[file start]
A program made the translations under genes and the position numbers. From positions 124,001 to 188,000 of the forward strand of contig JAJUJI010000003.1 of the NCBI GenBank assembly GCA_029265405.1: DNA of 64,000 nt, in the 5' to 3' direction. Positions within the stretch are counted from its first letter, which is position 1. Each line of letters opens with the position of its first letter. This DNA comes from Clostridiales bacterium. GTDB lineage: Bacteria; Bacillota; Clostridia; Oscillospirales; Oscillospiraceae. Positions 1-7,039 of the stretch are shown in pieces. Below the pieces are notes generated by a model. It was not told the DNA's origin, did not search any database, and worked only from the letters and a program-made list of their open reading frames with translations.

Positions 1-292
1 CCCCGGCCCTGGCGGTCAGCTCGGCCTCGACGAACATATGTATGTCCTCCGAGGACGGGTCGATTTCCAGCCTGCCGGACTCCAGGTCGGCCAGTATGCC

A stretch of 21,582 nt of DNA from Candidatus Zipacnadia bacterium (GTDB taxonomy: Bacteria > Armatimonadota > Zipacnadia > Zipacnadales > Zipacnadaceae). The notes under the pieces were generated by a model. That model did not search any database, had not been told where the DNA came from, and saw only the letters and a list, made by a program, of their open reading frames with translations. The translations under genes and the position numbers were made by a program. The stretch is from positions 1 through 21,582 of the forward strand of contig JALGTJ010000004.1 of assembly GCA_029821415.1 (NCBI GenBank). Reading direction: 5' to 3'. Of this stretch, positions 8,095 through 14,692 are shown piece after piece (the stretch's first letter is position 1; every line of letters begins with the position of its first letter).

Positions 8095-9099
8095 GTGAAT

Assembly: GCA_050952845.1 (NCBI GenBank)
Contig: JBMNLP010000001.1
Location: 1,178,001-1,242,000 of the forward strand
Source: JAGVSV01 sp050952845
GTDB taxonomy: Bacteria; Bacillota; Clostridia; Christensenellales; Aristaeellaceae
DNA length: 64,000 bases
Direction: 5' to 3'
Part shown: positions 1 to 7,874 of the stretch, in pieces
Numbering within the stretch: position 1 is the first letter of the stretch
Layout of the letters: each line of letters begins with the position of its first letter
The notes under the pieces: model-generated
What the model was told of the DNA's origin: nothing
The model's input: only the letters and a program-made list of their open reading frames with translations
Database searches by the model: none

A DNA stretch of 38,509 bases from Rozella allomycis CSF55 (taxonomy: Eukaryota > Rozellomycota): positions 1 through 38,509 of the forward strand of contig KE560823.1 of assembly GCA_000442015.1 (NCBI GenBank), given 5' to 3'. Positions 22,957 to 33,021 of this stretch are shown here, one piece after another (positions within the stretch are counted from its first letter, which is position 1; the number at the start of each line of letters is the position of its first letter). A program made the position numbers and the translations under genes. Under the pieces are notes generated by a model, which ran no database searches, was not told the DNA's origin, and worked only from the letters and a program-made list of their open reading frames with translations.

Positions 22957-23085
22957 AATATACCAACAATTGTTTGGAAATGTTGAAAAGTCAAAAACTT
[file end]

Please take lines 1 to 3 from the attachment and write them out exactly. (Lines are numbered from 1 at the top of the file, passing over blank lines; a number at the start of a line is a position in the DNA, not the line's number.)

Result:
A program made the translations under genes and the position numbers. From positions 124,001 to 188,000 of the forward strand of contig JAJUJI010000003.1 of the NCBI GenBank assembly GCA_029265405.1: DNA of 64,000 nt, in the 5' to 3' direction. Positions within the stretch are counted from its first letter, which is position 1. Each line of letters opens with the position of its first letter. This DNA comes from Clostridiales bacterium. GTDB lineage: Bacteria; Bacillota; Clostridia; Oscillospirales; Oscillospiraceae. Positions 1-7,039 of the stretch are shown in pieces. Below the pieces are notes generated by a model. It was not told the DNA's origin, did not search any database, and worked only from the letters and a program-made list of their open reading frames with translations.

Positions 1-292
1 CCCCGGCCCTGGCGGTCAGCTCGGCCTCGACGAACATATGTATGTCCTCCGAGGACGGGTCGATTTCCAGCCTGCCGGACTCCAGGTCGGCCAGTATGCC